Salix Pharmaceuticals Announces Submission of Granulated Mesalamine New Drug Application
News Jan 04, 2008
Salix Pharmaceuticals, Ltd. has announced that it has submitted to the U.S. Food and Drug Administration (FDA) a New Drug Application (NDA) seeking approval to market granulated mesalamine. Salix believes this application will be subject to a 10-month review period.
“This application is based upon results from two large, multicenter, 6-month, double-blind, randomized, placebo-controlled studies. These studies demonstrated a statistically significantly greater proportion of ulcerative colitis patients dosed once-a-day with 1.5 grams of granulated mesalamine remained relapse-free over 6 months of treatment than patients dosed with placebo,” stated Bill Forbes, Pharm. D., Vice President, Research and Development, Salix.
“This granulated mesalamine formulation combines an enteric pH-dependent coating, which provides for delayed release, and a polymer matrix core, which provides for extended release. This formulation is designed to provide for the distribution of the active ingredient beginning in the small bowel and continuing throughout the colon.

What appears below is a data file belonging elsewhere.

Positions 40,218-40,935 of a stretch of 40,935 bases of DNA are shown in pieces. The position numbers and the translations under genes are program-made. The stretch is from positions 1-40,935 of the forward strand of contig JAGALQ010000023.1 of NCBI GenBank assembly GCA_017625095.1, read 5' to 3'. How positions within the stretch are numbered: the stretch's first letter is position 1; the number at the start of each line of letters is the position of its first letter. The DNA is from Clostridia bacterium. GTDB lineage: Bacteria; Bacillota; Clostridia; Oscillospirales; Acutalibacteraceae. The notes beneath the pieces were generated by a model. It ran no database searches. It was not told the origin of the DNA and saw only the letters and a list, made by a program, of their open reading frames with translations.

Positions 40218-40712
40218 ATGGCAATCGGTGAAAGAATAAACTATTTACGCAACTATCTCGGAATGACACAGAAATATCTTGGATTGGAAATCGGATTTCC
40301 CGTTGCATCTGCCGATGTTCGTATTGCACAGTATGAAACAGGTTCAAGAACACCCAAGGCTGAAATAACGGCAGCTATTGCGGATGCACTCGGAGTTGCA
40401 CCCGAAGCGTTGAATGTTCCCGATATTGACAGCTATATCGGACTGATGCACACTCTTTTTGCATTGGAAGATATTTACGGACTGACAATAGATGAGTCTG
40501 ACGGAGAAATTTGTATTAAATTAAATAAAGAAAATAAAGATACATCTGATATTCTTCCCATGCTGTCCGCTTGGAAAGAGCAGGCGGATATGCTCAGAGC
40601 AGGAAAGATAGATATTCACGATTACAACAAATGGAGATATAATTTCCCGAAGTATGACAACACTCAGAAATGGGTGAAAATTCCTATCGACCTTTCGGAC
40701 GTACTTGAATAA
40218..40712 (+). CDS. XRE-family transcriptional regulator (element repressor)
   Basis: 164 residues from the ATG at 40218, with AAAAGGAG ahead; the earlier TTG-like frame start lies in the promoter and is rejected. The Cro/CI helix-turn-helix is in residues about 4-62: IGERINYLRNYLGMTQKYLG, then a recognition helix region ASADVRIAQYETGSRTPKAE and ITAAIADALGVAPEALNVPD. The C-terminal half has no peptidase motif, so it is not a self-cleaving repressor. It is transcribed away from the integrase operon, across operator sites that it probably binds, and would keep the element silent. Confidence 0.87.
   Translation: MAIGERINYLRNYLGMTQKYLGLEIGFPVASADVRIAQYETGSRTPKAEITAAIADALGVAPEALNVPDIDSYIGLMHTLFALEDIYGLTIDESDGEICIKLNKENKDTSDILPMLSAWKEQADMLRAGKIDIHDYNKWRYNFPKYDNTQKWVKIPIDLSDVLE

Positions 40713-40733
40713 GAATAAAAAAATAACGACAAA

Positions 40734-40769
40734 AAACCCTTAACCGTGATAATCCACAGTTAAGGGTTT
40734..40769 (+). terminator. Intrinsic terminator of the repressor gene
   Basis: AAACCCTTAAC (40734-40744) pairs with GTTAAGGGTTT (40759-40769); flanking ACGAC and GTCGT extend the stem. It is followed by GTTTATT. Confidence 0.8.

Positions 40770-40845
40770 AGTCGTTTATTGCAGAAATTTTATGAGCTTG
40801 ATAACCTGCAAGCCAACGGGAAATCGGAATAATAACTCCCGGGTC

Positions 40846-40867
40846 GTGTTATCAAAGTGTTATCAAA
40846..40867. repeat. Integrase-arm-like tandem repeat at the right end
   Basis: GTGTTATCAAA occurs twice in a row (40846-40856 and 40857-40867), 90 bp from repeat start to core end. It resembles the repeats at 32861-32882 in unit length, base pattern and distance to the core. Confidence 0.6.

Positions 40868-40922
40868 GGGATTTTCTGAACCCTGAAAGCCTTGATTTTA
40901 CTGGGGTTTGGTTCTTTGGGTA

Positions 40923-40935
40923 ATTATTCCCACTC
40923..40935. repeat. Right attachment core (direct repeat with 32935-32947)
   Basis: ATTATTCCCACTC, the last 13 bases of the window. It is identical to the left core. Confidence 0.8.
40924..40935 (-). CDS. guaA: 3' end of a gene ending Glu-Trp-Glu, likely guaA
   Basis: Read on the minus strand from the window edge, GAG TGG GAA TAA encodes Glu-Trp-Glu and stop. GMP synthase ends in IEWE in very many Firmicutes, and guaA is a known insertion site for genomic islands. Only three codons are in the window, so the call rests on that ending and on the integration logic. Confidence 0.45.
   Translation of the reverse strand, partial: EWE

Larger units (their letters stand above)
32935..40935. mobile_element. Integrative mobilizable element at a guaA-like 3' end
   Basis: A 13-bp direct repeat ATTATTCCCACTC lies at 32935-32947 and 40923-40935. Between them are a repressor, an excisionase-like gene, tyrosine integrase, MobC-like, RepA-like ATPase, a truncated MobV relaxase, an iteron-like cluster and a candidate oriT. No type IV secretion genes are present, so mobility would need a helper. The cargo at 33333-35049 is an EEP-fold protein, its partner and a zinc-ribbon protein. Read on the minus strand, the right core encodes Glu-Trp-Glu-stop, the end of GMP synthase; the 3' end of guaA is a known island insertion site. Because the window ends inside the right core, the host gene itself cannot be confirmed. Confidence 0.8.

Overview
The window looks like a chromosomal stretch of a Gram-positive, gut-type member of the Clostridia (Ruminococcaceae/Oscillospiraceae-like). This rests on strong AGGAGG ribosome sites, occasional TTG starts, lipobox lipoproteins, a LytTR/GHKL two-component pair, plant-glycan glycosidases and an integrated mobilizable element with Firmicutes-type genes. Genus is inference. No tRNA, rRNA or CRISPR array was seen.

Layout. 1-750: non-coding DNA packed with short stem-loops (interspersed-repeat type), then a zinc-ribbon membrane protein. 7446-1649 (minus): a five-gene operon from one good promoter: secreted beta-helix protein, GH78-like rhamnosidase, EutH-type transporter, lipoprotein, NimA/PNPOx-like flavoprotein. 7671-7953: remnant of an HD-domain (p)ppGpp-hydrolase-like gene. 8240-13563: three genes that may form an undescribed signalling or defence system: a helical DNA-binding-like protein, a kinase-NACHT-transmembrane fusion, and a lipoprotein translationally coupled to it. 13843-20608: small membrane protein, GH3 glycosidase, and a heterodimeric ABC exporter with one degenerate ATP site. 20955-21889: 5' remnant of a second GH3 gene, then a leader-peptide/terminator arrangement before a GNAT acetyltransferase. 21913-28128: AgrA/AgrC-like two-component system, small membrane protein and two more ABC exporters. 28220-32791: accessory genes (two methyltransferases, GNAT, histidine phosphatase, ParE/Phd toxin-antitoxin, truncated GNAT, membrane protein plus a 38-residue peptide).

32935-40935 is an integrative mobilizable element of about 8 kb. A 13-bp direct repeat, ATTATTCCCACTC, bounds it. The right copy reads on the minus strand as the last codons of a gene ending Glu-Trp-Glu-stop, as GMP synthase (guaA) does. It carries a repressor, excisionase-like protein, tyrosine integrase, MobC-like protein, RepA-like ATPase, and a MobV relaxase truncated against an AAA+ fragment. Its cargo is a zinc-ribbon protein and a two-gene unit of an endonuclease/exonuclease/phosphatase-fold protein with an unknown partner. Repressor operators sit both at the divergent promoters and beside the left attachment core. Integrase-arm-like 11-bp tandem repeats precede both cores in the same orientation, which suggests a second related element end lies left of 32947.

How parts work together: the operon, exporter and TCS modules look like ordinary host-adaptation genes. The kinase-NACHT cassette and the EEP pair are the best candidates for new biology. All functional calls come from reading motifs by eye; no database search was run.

Additionally, we believe that granulated mesalamine, if and when approved by the FDA, will be the only pH-dependent product in its class that begins to release at a pH of 6.0. This combination of delayed release followed by extended release is intended to provide reliable and effective delivery of mesalamine, or 5-ASA, beginning in the small bowel and continuing throughout the colon.”
Quotient Sciences Acquires Pharmaterials, a UK-based Contract Development and Manufacturing OrganizationNews
Quotient Sciences, the drug development services organization, announces it has acquired Pharmaterials, a contract development and manufacturing organization (CDMO) based in Reading, U.K..READ MORE
Computer Program Helps Find Ways to Repurpose Existing DrugsNews
Researchers have developed a computer program to find new indications for old drugs. The computer program, called DrugPredict, matches existing data about FDA-approved drugs to diseases, and predicts potential drug efficacy.READ MORE
Machine Learning: Helping Determine How a Drug Affects the BrainNews
Machine learning could improve our ability to determine whether a new drug works in the brain, potentially enabling researchers to detect drug effects that would be missed entirely by conventional statistical tests, finds a new UCL study published today in Brain.READ MORE